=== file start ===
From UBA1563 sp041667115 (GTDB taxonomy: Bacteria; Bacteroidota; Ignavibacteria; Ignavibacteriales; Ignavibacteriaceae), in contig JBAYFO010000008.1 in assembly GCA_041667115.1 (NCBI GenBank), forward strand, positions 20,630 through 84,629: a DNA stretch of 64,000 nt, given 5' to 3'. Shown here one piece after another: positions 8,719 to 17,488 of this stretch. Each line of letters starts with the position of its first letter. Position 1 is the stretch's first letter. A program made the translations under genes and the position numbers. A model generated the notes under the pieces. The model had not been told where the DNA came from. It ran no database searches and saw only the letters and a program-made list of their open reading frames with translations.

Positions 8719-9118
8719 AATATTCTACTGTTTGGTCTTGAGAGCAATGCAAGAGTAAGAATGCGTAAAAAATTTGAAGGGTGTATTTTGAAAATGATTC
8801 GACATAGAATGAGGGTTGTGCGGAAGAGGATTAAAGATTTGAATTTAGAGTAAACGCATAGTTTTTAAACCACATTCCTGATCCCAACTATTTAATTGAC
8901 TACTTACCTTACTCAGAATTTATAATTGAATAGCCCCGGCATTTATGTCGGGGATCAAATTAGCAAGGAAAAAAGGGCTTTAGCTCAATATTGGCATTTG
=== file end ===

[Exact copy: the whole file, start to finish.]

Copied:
From UBA1563 sp041667115 (GTDB taxonomy: Bacteria; Bacteroidota; Ignavibacteria; Ignavibacteriales; Ignavibacteriaceae), in contig JBAYFO010000008.1 in assembly GCA_041667115.1 (NCBI GenBank), forward strand, positions 20,630 through 84,629: a DNA stretch of 64,000 nt, given 5' to 3'. Shown here one piece after another: positions 8,719 to 17,488 of this stretch. Each line of letters starts with the position of its first letter. Position 1 is the stretch's first letter. A program made the translations under genes and the position numbers. A model generated the notes under the pieces. The model had not been told where the DNA came from. It ran no database searches and saw only the letters and a program-made list of their open reading frames with translations.

Positions 8719-9118
8719 AATATTCTACTGTTTGGTCTTGAGAGCAATGCAAGAGTAAGAATGCGTAAAAAATTTGAAGGGTGTATTTTGAAAATGATTC
8801 GACATAGAATGAGGGTTGTGCGGAAGAGGATTAAAGATTTGAATTTAGAGTAAACGCATAGTTTTTAAACCACATTCCTGATCCCAACTATTTAATTGAC
8901 TACTTACCTTACTCAGAATTTATAATTGAATAGCCCCGGCATTTATGTCGGGGATCAAATTAGCAAGGAAAAAAGGGCTTTAGCTCAATATTGGCATTTG